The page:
Early next morning he went to see Oleg in the treasury to inform him of the building plans. “An alchemist’s shop?” the still crude man asked slightly surprised. “Yes, it will have to be ready first thing next month,” Henry confirmed. Oleg leaned back in his big chair watching the cavalier in front of him. “We don’t have no money until next month for such a construction.” Henry froze solid in his tracks. He was getting real tired of receiving beatings from reality.

“Bell, I’m real sorry, but it seems that we will have to wait another month starting constructing the shop. The trial was expensive and we’re running low on resources,” he explained with a light shiver as he once more stood in front of the old witch. She shrugged. “I know Henry. I always knew,” she stressed the last word. Henry looked surprised at her. “It is of course all right, Henry,” she continued and put her hand on his arm. “You will just have to do me one small favour in return for the delay.” “I’m listening,” the young man said suspiciously. “I so yearn for grand children, Henry. And you will help me get them. Tomorrow, my daughter, Lily, arrives in wonderful Riverlight. She will come to you and under the watchful eyes of Erastil the two of you will fulfil my greatest desire…”

The Riverlight Account


Det nye Barondømme lider under små start vanskeligheder, og udviklingen går langsomt igennem hele året.

Blandt de større begivenheder i løbet af året kan nævnes:

  • en lokal mand og hans kone(Loy Rezbin) beder om Baronessens velsignelse til at starte byggeriet af en landsby i Narlmashen, (Tazzleford).
  • En gruppe af Gnomer fra Restov har besluttet at kortlægge det nordlige Greenbelt. (deres leder rekuteres sener som Riverlights Marshal)
  • En gruppe af lokale skovhuggere kommer i problemer med en Nixie i skoven, da de forsøger at fælde hendes lund af 200 år gamle træer(situationen løses med løftet om at Baronessens folk vil udbeder skaden)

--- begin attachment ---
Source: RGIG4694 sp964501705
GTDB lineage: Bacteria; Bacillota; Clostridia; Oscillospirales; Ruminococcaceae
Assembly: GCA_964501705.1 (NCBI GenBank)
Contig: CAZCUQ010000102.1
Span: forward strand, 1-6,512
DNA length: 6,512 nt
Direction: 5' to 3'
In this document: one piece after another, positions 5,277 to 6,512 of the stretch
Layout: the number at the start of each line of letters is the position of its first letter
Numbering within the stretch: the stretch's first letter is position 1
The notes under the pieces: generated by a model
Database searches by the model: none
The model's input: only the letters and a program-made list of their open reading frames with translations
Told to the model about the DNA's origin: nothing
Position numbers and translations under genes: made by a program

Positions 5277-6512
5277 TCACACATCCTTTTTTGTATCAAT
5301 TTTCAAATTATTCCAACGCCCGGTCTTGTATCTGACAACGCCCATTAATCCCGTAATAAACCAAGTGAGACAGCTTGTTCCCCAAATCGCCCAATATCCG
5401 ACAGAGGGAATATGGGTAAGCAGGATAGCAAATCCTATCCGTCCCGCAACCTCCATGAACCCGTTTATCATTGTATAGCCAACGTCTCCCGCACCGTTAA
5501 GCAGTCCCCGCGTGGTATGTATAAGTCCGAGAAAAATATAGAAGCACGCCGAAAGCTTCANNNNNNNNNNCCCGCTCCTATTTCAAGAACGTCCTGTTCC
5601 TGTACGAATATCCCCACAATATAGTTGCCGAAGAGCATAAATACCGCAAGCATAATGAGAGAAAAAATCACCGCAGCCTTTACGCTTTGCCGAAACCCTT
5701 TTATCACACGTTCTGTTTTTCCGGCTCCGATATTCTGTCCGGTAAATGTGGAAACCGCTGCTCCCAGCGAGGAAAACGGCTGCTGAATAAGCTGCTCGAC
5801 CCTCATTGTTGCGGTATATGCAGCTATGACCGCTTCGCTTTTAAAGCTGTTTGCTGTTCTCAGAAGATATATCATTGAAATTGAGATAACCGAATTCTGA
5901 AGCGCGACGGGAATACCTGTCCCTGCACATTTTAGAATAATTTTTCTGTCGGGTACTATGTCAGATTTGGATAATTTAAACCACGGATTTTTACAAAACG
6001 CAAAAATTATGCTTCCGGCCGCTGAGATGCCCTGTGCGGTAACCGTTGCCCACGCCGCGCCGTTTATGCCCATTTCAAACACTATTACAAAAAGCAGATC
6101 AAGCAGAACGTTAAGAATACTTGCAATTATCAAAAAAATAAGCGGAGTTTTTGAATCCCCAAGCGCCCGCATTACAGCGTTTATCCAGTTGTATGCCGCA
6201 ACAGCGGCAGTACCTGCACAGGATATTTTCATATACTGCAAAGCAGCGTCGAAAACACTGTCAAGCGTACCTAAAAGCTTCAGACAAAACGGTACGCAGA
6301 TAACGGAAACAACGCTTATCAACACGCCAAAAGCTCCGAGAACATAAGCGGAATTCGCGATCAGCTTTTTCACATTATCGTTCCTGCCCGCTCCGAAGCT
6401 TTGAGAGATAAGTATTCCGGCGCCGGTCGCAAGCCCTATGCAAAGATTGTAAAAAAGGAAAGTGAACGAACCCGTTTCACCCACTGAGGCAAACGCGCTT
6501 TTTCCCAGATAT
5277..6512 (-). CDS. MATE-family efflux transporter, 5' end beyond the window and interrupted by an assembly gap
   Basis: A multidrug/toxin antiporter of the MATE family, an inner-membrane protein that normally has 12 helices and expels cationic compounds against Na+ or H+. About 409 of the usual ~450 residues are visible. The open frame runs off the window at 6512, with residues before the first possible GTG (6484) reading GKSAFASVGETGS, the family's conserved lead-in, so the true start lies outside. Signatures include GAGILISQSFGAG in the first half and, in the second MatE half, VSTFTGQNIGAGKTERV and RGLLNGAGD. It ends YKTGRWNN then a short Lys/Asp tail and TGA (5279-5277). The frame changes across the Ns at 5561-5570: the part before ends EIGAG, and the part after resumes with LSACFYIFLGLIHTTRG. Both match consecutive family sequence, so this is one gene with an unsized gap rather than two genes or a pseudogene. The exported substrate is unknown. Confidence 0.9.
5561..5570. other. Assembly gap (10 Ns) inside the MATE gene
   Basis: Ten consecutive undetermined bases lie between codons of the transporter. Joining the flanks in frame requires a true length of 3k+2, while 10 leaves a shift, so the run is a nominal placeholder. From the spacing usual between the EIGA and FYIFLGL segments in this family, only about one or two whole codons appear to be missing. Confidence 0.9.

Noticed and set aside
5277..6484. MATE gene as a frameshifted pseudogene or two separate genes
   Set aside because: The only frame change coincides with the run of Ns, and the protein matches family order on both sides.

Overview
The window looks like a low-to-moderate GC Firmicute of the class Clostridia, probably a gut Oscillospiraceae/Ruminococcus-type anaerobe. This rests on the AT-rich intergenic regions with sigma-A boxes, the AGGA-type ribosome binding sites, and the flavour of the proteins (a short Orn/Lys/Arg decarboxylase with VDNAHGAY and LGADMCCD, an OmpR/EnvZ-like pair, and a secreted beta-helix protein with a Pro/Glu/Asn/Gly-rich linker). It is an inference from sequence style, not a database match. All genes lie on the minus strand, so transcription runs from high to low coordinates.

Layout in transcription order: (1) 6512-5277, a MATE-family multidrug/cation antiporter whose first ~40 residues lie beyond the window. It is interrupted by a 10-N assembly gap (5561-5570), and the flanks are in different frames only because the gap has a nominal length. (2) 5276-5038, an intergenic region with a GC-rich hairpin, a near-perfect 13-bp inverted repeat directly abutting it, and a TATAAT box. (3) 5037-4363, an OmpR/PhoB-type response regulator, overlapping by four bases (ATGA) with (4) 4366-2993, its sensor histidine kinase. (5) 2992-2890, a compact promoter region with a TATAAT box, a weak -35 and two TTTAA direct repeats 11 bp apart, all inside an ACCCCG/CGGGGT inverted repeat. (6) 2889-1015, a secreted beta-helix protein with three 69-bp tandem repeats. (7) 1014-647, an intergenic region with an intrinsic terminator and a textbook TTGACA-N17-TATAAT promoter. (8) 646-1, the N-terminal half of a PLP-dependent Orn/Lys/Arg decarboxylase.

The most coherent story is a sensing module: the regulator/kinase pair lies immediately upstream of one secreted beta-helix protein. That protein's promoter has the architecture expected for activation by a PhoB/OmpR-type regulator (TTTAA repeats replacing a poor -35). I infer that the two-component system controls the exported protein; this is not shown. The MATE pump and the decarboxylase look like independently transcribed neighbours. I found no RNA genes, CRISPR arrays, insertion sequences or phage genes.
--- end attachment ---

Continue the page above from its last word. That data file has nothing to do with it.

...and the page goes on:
• En lokal knægt på 14år forsvinder fra landsbyen Fangthorp, hvis Tig Tannersen findes i live vil det styrke den lokale moral.
  • Der er et skift i lederskabet af Riverlight og Jhod indsættes som landets høj præst
  • Riverlight fejre 1års dag ved Riverlight festivalen



  • Gozran-Sarenith: udviklingen er vendt og byen kan grundlægge sin første mølle og udvide landet med 2 nye landbrugsområder samt en flere mil landevej.
  • Erastus: Riverlight får sin første Generalstore , men glæden er kortvarig, da rygter om trolde mod syd giver anledning til en del uro hos de lokale bønder(2UR)
    Arodus: Det besluttes at oprette en park hvor byens borgere kan nyde den lokale natur og glemme deres bekymringer for en stund, dette tiltag skal bidrage til at lede befolkningens opmærksomhed væk fra rygterne om trolde. Samme måned erklære en lille lokal fiskerlandsby troskab til Baronessen, i håbet om at Riverlight fæstningen vil yde dem beskyttelse mod eventuelle troldeangreb.
  • Rova-Lamashan: Rygterne om trolde bliver ved med at komme ind fra syd, og Baronessens tilsyneladende uvilige til at gøre noget ved problemet giver en del utilfredshed i de små byer omkring Riverlight. Byggeriet fortsætter dog ufortrødent og Riverlight kan grudlægge sit første rådhus og en del nye huse.
  • Neth-Kuthona: Et økonomisk boom rammer Nartuska, rygterne om trolde ser ud til at være gået i sig selv, som året nærmer sig sin udgang, riget udvides og nye farme grundlægges, handelsvejen udvides mod vest indtil den støder til den sydlige handelsvej fra Restov, Brevoy sender nye stipendier i andledning af den nye handelsrute og dette giver anledning til grundlæggelsen af en havn, losseplads samt nye beboelser.

4710 Ar:

  • Abadius-Calistril: vinteren har måske gjort det af med de lokale trolde, og der bygges og udvides som aldrig før. Byen får sin første kro og Barak samt nye beboelses kvarterer. Den nye kro giver dog anledning til en fejde mellem Jhod’s puritanske tilhængere og familien der ejer den nye kro.
  • Pharast: Den nye kro giver så meget handel i byen, at en betydelig donation til skatteopkræverne er mulig, og selv Jhod må indrømme, at han gik over stregen.